Directed by James W. Horne, United States, 1929, 19 minutes
Source: Big Business, Metro-Goldwyn-Mayer; Hal Roach Studios (VHS 3981)
The comic duo Stan Laurel and Oliver Hardy did wonders for the popularity of the short film in the 1920’s and 30’s. In all, the pair appeared in over 70 shorts (silent and talkie). Of these, the silent Big Business and talkie The Music Box received the most official recognition (see final paragraph for more details). To watch Big Business (with Christmas-themed music), go here.
Big Business sets its comic tone early. A title card announces that the film is “A story of a man who turned the other cheek - and got punched in the nose.” We then get our first view of the back of (Stan) Laurel and (Oliver) Hardy’s car, packed with several Christmas trees, and after this, a face shot of the two in the front seat, in thick wintertime coats, looking about for customers in sunny California. Already, we know they’re facing an uphill battle.
This tightly-structured film takes us to three houses. At the first house, Stan aggravates an unmarried female customer by asking her “if you had a husband, would he buy a Christmas tree?” At the second house, Oliver pushes Stan aside, ignores a sign that says “no solicitors” by declaring “it’s personality that wins!” and then gets promptly whacked on the head with a hammer. The two will obviously have to combine their efforts.
At the third house, they try their luck with a particularly grumpy homeowner (common Laurel and Hardy foil James Finlayson) and end up getting into more trouble than they bargained for. Here, the movie switches into high gear “escalation and retaliation” comedy. Finlayson gets annoyed with Laurel after he appears for the umpteenth time at the door and lops off pieces of the Christmas tree. The pair retaliates by hacking off the numbers on his house, and the war is on. The rest of the film then becomes a tit for tat “You did what? Well, what if I do this?” raising-of-the-stakes between the two sides, which results in the total destruction of both Finlayson’s house and Laurel and Hardy’s car. Neighbors come to watch the battle, and bemused policeman sits and writes out a ticket before interrupting things.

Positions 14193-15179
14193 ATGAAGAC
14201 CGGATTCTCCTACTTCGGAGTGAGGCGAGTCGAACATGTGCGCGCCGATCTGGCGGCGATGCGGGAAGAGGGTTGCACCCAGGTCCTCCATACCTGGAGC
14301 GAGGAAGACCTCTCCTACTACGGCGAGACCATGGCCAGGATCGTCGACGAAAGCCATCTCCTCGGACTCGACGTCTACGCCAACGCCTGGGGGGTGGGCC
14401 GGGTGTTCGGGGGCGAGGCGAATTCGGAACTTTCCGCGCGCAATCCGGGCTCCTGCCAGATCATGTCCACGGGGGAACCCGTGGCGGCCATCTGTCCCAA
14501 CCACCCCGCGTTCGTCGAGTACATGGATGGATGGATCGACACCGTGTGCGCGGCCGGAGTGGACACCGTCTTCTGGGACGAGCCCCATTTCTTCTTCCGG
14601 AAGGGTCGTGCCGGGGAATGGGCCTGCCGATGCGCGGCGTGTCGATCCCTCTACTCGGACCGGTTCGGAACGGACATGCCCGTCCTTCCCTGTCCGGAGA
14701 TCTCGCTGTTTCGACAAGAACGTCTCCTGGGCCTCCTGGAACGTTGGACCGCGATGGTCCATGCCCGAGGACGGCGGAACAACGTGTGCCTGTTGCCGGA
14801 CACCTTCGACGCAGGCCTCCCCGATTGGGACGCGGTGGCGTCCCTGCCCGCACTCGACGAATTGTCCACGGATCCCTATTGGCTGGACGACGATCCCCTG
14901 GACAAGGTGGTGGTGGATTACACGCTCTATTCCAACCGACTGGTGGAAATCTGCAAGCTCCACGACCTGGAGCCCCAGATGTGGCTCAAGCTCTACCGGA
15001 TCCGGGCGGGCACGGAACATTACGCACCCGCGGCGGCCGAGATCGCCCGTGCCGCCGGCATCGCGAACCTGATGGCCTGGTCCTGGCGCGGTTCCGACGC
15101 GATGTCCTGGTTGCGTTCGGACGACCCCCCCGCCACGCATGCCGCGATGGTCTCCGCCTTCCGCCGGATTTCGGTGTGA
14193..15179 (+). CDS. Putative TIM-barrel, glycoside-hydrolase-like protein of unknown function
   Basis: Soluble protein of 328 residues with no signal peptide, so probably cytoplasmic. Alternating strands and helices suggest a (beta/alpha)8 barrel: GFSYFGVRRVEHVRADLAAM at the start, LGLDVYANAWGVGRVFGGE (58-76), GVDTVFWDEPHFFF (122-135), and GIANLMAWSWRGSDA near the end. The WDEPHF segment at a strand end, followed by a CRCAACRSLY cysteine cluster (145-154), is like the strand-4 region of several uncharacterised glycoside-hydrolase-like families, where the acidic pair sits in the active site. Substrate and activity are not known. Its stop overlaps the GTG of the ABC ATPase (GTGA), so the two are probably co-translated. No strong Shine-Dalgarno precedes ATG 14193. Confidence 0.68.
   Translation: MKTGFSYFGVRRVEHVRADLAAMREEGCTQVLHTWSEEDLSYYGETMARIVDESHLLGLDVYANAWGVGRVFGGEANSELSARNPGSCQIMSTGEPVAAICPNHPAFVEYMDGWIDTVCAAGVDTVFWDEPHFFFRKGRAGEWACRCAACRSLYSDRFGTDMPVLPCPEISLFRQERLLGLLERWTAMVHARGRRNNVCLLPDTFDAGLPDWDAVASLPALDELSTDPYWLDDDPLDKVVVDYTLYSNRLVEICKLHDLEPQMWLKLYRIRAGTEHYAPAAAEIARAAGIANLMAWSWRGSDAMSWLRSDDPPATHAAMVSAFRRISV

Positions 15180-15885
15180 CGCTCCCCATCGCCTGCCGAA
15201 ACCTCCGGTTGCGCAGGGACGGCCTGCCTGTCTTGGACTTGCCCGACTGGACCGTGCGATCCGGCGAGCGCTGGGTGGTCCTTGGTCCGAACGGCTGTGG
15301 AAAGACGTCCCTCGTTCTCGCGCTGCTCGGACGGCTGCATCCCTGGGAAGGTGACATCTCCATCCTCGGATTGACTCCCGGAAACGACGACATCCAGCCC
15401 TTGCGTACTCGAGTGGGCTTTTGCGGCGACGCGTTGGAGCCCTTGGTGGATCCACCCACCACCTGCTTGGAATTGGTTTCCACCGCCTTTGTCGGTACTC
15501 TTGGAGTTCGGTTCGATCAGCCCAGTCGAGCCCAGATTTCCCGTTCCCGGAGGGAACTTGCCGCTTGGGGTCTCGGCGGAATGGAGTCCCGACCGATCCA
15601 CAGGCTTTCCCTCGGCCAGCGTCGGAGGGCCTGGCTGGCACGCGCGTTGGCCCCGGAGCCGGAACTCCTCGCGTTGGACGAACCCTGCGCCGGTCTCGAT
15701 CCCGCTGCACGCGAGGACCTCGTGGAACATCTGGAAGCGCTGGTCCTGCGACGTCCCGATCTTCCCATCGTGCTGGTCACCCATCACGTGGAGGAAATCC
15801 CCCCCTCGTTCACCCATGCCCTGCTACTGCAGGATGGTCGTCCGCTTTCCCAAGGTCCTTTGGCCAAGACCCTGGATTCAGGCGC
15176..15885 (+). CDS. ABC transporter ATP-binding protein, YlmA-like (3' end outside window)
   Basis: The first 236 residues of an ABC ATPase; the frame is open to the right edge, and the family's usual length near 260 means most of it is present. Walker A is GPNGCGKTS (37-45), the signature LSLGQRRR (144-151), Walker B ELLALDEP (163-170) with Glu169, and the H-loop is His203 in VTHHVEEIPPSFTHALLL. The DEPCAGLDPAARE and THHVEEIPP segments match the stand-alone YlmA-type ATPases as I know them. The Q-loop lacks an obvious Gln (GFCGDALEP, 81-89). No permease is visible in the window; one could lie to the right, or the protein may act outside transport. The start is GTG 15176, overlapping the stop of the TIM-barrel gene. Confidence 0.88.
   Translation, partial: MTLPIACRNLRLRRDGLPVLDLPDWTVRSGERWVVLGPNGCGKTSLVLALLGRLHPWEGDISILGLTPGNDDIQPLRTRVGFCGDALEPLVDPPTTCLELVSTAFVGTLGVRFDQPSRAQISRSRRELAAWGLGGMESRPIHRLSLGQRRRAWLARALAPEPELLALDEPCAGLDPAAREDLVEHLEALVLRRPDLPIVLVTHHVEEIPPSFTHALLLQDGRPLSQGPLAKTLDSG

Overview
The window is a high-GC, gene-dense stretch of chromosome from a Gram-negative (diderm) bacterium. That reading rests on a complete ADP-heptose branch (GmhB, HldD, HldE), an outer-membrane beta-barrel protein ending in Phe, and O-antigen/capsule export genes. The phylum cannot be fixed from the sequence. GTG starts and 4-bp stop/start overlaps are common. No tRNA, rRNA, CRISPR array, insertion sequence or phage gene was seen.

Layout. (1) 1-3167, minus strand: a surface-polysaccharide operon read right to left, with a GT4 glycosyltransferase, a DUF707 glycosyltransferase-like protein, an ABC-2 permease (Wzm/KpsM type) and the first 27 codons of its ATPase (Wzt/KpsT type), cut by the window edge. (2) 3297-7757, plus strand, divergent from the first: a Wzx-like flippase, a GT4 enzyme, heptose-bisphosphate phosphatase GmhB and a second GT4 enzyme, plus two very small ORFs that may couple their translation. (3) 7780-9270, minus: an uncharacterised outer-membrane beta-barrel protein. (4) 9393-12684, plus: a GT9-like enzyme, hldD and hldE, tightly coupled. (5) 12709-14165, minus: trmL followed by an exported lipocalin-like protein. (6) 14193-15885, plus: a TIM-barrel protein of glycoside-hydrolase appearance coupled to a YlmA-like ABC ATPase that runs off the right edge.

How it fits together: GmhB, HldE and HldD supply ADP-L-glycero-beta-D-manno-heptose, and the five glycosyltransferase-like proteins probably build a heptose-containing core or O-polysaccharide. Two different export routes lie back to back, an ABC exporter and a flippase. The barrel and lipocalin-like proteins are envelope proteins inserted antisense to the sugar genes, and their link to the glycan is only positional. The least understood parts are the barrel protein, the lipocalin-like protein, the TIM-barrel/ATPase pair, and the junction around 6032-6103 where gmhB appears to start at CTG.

In the end, Laurel and Hardy persuade everyone that they’re sorry when they break down crying. Finlayson starts to weep and Laurel hands him a cigar, saying “Merry Christmas.” When the policeman steps away, thinking all is done, he glances back and sees Laurel and Hardy laughing, knows they were not serious in their contriteness, and chases them down the street. Finlayson, who “turned the other cheek” at first, sits back to light up his victory cigar, only to have it blow up in his face (which takes us back to the beginning title card).
The film feels structurally perfect (with its three-house format) and is still very funny despite the passage of time (and has probably inspired more than a few imitators). The juxtaposition of these disparate elements (Christmas trees and California, good will and property destruction) works perfectly as a short comedy, and the deliberate manner in which both sides go about their childish war of one-upmanship is well-orchestrated and fascinating for the level of property destruction achieved (there were even rumors going around for some time that the crew destroyed the wrong house in the process of filming).
And the official recognition? Big Business was the first of only two Laurel and Hardy films (the other being the Oscar-winning The Music Box) to be selected for the Library of Congress’s National Film Registry (which recognizes films that are culturally, historically, and/or aesthetically significant). Not bad for 19 minutes of film.
Saturday, September 20, 2008